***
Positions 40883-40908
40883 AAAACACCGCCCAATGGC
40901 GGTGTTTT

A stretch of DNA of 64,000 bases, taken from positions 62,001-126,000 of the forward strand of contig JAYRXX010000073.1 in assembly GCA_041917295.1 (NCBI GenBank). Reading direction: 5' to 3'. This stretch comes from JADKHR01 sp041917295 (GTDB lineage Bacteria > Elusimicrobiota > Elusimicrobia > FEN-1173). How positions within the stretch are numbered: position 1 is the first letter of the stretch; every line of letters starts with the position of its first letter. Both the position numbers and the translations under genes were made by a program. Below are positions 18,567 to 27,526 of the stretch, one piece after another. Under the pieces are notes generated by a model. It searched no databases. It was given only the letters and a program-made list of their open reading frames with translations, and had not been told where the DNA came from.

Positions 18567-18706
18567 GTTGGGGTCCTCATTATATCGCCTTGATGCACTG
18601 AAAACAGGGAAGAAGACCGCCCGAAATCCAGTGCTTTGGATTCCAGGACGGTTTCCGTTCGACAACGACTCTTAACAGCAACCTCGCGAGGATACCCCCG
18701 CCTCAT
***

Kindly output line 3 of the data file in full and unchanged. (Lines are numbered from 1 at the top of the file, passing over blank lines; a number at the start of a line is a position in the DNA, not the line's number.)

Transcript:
40901 GGTGTTTT